Wednesday, July 30, 2014

How to Make an Author's Day

Last night, I had my first bookstore signing in over a decade. Prior to yesterday, all of my signings for Casting the First Stone had been at Starbucks locations near my home. Each of them had been fun -- and completely different from the others.

But last night, I was stationed at a table at Bethany Beach Books on a beautiful summer evening. My husband took an evening out of his vacation to join me as I set out to say hello to everyone who entered the store, and to follow SuzyQ's advice to stand, not sit, and bring my own Sharpie.

After my second signing at Starbucks last May, I wrote a post about being the person behind the table at a book signing, and last night, as I moved from T minus 1 hour ("Why did I think this was a good idea? What on earth was I thinking??") to the end of the event ("Hey, that was fun!"), I had lots of time to think about what I wished the people on the other side of the table would do (besides buy books, of course).

So, here, inspired by my latest foray into book appearances, I present "Lisa's Suggested Etiquette at a Book Signing," a.k.a. "How to Win an Author Over (Even if you don't Buy her Book)."

Option #1 (for the faint of heart): Overcome the urge to avoid eye contact lest the author leap over the table, knock you unconscious and put a carton of books on your credit card without your knowledge. Seriously, just say hello -- or respond to the author when she does.

Option #2 (for those who are a little braver): Smile and say hello before the author does. And then keep walking, if you must.

Option #3 (for those who feel self-confident): Exercise option #2 and congratulate the author on her accomplishment. And then keep walking, if you must.

Option #4 (for those who are courageous and/or potentially interested): Greet the author (or respond to her greeting) and ask about the book. Asking does not obligate you to purchase anything, and shame on any author who makes you feel as though it does. Give the author a chance to participate in an actual conversation with an actual human and she will be grateful. Even if you don't buy a book. Your genuine interest in her book will make her night -- yes, even if you don't buy a book.

Option #5 (for those who are writers, but have no intention of buying the book) Greet the author (or respond to her greeting) and engage in a conversation about writing. Give the author a chance to participate in an actual conversation with an actual human and she will be grateful. Even if you don't buy a book. Your genuine interest in her book will make her night -- yes, even if you don't buy a book. (Yes, I know I said that already. It bears repeating).

Option #6 (for fairy godmothers, publishers with unlimited budgets and other fictional creatures): Greet the author warmly (or respond to her greeting) and shower her with lavish gifts and offers of a lifetime of publishing contracts that carry six figure advances, frequent, excessive royalty checks and a marketing team that frees her up to write more than she promotes.

I can't speak for all authors everywhere, but I'm realistic. I know that you may not want to buy my book for a variety of reasons. It's not in your budget. You don't like the genre. The storyline doesn't grab you.  Trust me when I tell you that I feel the same way about other people's books. And no sales pitch (which I hate as much as you do, by the way) is going to change your mind.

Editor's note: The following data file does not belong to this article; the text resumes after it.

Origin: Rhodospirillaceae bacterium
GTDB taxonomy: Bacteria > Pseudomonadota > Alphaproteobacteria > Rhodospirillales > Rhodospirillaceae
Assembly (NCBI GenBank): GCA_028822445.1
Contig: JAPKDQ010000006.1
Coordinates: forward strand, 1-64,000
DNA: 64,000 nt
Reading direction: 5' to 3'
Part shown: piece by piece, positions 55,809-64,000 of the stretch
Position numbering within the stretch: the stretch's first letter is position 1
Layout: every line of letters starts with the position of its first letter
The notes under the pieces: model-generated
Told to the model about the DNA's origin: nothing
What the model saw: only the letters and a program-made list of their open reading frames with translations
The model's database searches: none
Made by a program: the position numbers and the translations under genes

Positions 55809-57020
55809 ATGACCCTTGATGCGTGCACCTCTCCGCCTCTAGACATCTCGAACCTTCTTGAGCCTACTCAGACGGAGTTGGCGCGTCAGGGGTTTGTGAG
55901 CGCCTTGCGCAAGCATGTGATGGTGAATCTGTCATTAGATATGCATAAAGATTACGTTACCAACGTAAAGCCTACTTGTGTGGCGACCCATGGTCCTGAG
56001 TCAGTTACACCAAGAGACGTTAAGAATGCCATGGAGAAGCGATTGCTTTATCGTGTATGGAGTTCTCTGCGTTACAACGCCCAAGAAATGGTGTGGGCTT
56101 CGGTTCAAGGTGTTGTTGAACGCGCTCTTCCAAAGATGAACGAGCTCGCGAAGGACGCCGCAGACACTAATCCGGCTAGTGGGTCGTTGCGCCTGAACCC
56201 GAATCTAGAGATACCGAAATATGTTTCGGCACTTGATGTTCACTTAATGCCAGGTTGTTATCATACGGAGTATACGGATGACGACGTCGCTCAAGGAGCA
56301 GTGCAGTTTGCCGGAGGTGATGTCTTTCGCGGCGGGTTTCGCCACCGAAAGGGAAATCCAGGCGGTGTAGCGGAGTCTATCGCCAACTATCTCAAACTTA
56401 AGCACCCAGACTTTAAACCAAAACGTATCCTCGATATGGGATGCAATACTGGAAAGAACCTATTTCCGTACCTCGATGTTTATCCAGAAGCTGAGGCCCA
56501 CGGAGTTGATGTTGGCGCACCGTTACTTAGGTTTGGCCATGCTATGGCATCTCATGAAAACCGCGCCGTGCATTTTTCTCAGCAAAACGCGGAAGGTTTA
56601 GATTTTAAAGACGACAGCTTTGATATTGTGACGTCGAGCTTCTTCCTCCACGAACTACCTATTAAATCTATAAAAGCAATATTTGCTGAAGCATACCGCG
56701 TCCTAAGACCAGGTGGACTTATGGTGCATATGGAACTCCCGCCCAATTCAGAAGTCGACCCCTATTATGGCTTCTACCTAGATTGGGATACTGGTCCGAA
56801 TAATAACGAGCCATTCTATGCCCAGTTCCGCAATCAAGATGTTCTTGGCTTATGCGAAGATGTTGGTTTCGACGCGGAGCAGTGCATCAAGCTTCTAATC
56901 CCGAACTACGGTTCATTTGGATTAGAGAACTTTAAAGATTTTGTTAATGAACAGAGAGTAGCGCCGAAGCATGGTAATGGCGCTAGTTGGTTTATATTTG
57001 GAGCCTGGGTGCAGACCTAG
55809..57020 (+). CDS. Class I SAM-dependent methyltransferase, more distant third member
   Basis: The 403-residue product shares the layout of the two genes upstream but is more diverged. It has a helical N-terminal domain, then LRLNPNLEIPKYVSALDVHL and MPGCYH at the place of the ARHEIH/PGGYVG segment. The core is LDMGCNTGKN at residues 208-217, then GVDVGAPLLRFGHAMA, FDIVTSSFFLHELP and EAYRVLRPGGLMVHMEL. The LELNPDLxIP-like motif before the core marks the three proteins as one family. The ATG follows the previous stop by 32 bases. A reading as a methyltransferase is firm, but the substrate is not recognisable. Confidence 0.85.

So, that's not what book events are about for me. Sure, I'd love to sell a few (dozen) copies of my novel, but if I'm going to spend a couple of hours at a bookstore doing something besides browsing and sampling the inventory, I'd like it to include pleasant conversation.

I'm happy to say that last night offered just that. Those who did not respond to my greeting and/or avoided all eye contact entirely were few and far between. Most people returned my greeting, and many appeared to visibly relax when they realized I wasn't going to launch into a high-pressure speech. Some said hello first, and a few others -- complete strangers -- congratulated me. That's always nice to hear.

But the best parts of the evening were the people who stopped to chat. The teacher from Delaware. The  man from Virginia whose wife just scored a book deal with a big NYC publisher. And, of course, my dear friend of nearly thirty years who lives in the area. Neither of the first two people bought a book, but they were fun to talk to. And now they know a little bit about a book they never heard of twenty four hours ago.

The real highlight of the evening, though, was the kids. First, two boys and a girl who looked to be about middle school age (the girl might have been younger) who decided to "go talk to the author," sharing favorite subjects (PE and gym from the boys, reading from the girl), authors (John Green) and titles (Paper Towns) with me. Then, the two thirteen-year-old girls who examined the book and asked me questions, but apologetically declared they had no money, then later returned to ask me questions about writing and to ask for my autograph. Both love to write and want to be authors.

And though it makes my husband shake his head in disbelief, that almost trumps making a sale.

Word Count Wednesday: 5044 :-)


  1. These are some fantastic tips, Lisa! And I'm so glad you had fun. :)

  2. Thanks, Cerella! I think it's hard on both sides of the table. No one wants to be pressured into buying something they don't want, especially when the person trying to sell the item is personally attached to it. And, it's no fun to be ignored and bypassed for a couple of hours either! :-)

    The signing in Rehoboth at Browseabout Books a few days later was even more fun -- lots of friendly people who were "book people" and made for a great morning.

    Thanks for reading and commenting! See you soon :-)